Although new technology solutions are developed daily, you are nonetheless expected to be up to date with the latest technologies. Selecting the best possible cyber security mix for your company is a challenge indeed. One thing is clear – CISOs need to find and adopt the tools that best fit their business needs. If the business is built on a cloud infrastructure for example, it is best to prioritize the tools that are built for the cloud, as opposed to legacy security tools that might be well suited for a traditional enterprise that stores all of its business-critical applications on-premise.
How to prioritize
To face today’s cyber threats, a comprehensive approach to cyber security is required: looking at all your digital channels such as the social media, website, sub-domains, vendor risk and looking within your network and endpoints.
So if you need to cover everything, how do you find your focus? Here are some useful steps to consider:
1. Identify what you need to protect first – then map and discover all the assets associated with what needs to be protected. This is sometimes easier to accomplish by utilizing and external service provider to give you an objective overview. By making an inventory of all the aspects you need to protect in your organization, you can select the technology and vendor mix based on your exact needs.
2. Evaluate how to go about protecting it
- To do this you need to understand the risks you are exposed to – each business is different, and it is crucial to understand these risks when putting together a cyber security program.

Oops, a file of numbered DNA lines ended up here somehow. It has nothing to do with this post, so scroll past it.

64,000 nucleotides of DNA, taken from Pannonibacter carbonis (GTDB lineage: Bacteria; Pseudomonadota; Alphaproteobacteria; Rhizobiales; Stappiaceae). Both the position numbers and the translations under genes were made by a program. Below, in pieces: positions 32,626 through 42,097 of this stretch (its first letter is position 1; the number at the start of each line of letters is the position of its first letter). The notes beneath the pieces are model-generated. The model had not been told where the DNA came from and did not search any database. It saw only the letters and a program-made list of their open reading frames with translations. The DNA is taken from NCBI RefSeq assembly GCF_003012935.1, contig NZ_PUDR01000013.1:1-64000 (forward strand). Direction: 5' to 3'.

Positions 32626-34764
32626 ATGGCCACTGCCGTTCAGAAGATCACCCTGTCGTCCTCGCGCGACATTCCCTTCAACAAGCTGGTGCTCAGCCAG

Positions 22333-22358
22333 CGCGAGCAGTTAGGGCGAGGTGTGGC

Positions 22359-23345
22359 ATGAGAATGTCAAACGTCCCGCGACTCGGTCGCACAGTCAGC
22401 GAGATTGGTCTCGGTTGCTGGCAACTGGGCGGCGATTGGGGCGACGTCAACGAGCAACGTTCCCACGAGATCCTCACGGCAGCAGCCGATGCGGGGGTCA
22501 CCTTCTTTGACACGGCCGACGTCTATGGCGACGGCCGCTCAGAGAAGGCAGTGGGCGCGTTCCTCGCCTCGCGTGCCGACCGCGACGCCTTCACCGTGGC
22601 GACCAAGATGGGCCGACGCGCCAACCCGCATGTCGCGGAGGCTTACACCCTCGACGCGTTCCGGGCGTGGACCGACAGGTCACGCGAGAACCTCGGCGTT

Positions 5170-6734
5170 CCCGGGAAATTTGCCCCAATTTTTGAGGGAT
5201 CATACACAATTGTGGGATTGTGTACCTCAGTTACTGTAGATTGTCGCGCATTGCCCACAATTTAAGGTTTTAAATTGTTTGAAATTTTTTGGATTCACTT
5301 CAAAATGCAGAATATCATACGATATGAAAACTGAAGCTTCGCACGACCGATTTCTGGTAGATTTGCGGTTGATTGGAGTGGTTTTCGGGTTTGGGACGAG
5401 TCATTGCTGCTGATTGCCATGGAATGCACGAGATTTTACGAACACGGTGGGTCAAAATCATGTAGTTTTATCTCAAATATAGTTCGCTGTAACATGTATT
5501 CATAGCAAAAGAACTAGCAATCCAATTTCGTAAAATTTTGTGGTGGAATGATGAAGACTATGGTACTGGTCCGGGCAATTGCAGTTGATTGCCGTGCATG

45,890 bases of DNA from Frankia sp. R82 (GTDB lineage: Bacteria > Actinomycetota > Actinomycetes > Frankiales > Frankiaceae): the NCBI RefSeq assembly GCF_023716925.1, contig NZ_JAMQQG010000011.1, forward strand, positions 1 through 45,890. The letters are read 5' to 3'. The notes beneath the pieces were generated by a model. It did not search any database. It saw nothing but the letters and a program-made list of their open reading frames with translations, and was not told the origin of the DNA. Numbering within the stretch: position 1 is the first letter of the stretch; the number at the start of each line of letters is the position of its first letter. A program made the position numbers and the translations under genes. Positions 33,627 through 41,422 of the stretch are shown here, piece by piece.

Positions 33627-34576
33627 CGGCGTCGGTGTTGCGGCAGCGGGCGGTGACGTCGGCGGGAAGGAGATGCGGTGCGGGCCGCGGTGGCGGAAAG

- Identify the most critical points you want to defend and build your strategy from there – obviously, you will ultimately want to protect everything. But first identifying the gaps in your defences (if you have them) will help you prioritize your next steps.
3. Build a tailored strategy
Depending on your evaluation of the previous steps, you will be able to tailor your strategy. It’s important to remember that while budget considerations may put a constraint on the scope of your security program, it is often a secondary concern. Today, acute awareness of the importance of cyber security in boardrooms and among the executives opens up budgets for security needs. In many cases, the deployment and implementation will be a bigger challenge than getting the budget. Make sure that both your program and your strategy take the implementation into account.
4. Focus on Detection
For a skilled threat actor it only takes three days to succeed in a mission. With the average dwell time in 2017 averaging 99 days, it is clear that detection capabilities should be drastically improved. The current dwell time is 96 days too long for your business.
With digital channels, such as social media, becoming an ever more salient attack vector, detection tools that scan your your digital channels and then continue to hunt intruders within your network and on the endpoints are a must. Such tools can give CISOs an upper hand in their ability to detect attacks before they actually penetrate the business environments.
The Bottom Line: Tailor-fitted approach for each CISO
Each company faces business specific threats and each CISO has specific approaches to cyber security. It is clear that cookie-cut solutions are no longer relevant. To avoid wasting extensive resources on simply selecting a technology vendor, you need to look beyond the bare-bone technology and look for a vendor that can take on the role of a partner and who fully understands your needs and your business. It is no longer feasible for CISOs to do it alone.